– After a few years I got tired of doing houses and started to do more special things like boats and some movie creations, says Caroline.
For several years, Caroline has lived in Oslo. In 2013, she participated in a gingerbread competition in Norway and since then the gingerbread cookies have become more extreme.
– Then I built Optimus Prime, the transformer robot, in gingerbread. I won the competition which was super cool and after that, the tradition of making a gingerbread figure every year continued. I try to challenge myself and make more crazy creations every year, says Caroline.
(7) SIR JULIUS VOGEL
AWARDS YEAR KICKS OFF. Nominations are now being accepted for the 2019
Sir Julius Vogel Awards, and will be taken until the window closes on March 30, 2019.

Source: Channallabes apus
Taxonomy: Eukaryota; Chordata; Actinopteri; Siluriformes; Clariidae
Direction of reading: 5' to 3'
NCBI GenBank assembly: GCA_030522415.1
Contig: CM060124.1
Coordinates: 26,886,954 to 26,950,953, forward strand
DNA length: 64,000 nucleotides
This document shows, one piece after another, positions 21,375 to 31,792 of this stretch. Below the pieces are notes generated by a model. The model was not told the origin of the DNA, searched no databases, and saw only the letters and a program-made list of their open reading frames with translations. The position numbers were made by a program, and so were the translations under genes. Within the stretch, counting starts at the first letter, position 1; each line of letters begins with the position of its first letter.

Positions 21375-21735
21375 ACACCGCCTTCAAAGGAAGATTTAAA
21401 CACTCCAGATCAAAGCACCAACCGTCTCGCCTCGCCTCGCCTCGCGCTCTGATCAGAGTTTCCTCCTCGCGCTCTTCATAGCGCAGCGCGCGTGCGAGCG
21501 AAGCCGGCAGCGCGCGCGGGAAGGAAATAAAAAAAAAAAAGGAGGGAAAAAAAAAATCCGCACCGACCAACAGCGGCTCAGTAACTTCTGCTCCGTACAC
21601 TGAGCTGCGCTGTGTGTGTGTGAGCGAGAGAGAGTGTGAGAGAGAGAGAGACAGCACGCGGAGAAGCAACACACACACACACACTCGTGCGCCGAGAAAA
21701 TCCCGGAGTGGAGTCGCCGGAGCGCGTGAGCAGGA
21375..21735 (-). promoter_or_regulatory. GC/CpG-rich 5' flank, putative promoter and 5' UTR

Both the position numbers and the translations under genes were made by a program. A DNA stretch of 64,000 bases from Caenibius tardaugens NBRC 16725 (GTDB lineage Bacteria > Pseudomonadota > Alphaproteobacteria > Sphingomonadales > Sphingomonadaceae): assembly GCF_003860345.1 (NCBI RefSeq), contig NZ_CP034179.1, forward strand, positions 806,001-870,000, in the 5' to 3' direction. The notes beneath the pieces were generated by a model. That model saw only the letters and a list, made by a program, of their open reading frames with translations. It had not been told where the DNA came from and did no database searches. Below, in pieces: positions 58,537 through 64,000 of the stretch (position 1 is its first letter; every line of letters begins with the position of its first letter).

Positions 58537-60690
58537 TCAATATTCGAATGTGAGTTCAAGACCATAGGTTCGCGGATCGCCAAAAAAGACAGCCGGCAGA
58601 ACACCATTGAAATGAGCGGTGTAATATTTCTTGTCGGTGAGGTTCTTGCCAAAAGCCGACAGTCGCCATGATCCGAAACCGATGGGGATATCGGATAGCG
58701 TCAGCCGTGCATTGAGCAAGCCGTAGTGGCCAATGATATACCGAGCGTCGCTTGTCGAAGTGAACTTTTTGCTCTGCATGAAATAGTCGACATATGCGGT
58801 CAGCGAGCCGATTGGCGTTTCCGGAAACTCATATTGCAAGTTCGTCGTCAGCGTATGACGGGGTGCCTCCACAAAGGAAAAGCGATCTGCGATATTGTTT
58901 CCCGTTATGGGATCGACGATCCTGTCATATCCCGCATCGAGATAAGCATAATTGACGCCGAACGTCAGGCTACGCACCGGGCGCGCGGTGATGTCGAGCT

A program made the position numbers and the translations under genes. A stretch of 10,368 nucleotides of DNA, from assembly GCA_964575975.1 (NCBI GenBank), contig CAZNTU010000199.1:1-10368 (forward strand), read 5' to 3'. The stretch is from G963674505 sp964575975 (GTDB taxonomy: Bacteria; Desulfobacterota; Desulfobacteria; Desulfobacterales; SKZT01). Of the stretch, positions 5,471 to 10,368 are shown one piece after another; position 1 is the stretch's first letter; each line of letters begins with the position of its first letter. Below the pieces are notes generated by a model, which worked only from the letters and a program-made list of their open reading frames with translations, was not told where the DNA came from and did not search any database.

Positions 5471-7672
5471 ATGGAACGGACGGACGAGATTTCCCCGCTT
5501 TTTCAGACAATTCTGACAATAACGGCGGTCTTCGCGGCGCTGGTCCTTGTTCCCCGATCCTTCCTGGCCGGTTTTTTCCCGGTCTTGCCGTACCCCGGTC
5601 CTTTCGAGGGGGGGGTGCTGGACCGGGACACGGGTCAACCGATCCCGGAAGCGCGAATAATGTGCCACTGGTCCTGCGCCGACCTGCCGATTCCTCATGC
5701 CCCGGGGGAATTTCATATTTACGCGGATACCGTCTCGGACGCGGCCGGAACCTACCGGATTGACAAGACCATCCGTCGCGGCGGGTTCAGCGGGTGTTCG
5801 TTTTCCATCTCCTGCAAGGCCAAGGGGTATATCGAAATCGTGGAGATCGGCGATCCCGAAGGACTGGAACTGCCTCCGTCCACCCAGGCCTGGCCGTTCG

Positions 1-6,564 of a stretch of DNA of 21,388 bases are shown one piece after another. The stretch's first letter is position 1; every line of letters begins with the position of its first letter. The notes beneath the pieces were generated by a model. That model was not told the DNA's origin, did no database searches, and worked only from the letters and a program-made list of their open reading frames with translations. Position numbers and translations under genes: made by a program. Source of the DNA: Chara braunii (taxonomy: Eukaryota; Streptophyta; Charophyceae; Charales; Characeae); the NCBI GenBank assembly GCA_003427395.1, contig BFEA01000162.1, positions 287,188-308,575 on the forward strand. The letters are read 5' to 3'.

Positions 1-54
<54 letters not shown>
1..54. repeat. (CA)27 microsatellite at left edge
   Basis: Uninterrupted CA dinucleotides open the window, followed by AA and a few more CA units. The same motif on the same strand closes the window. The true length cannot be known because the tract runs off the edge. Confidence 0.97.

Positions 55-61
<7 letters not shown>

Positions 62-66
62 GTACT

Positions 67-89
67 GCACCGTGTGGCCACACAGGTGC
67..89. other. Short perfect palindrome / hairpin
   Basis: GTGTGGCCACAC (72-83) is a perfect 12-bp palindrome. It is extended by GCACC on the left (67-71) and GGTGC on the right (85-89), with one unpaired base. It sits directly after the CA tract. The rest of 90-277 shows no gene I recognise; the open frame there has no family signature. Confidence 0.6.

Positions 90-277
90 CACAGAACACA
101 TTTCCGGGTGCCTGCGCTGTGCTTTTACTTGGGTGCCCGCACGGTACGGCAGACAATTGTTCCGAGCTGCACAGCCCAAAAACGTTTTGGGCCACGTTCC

The awards recognise excellence and achievement in science fiction, fantasy, or horror works created by New Zealanders and New Zealand residents, and first published or released in the 2018 calendar year.
(8) AMONG THE RUINS. Harvard Gazette’s ‘Stepping inside a dead star” offers “A virtual
reality experience of being inside an exploded star.” You’ll need the VR
hardware to try this out.
Cassiopeia A, the youngest known supernova remnant in the Milky Way, is the remains of a star that exploded almost 400 years ago. The star was approximately 15 to 20 times the mass of our sun and sat in the Cassiopeia constellation, almost 11,000 light-years from earth.
Though stunningly distant, it’s now possible to step inside a virtual-reality (VR) depiction of what followed that explosion.
A team led by Kimberly Kowal Arcand from the Harvard-Smithsonian Center for Astrophysics (CfA) and the Center for Computation and Visualization at Brown University has made it possible for astronomers, astrophysicists, space enthusiasts, and the simply curious to experience what it’s like inside a dead star. Their efforts are described in a recent paper in Communicating Astronomy with the Public.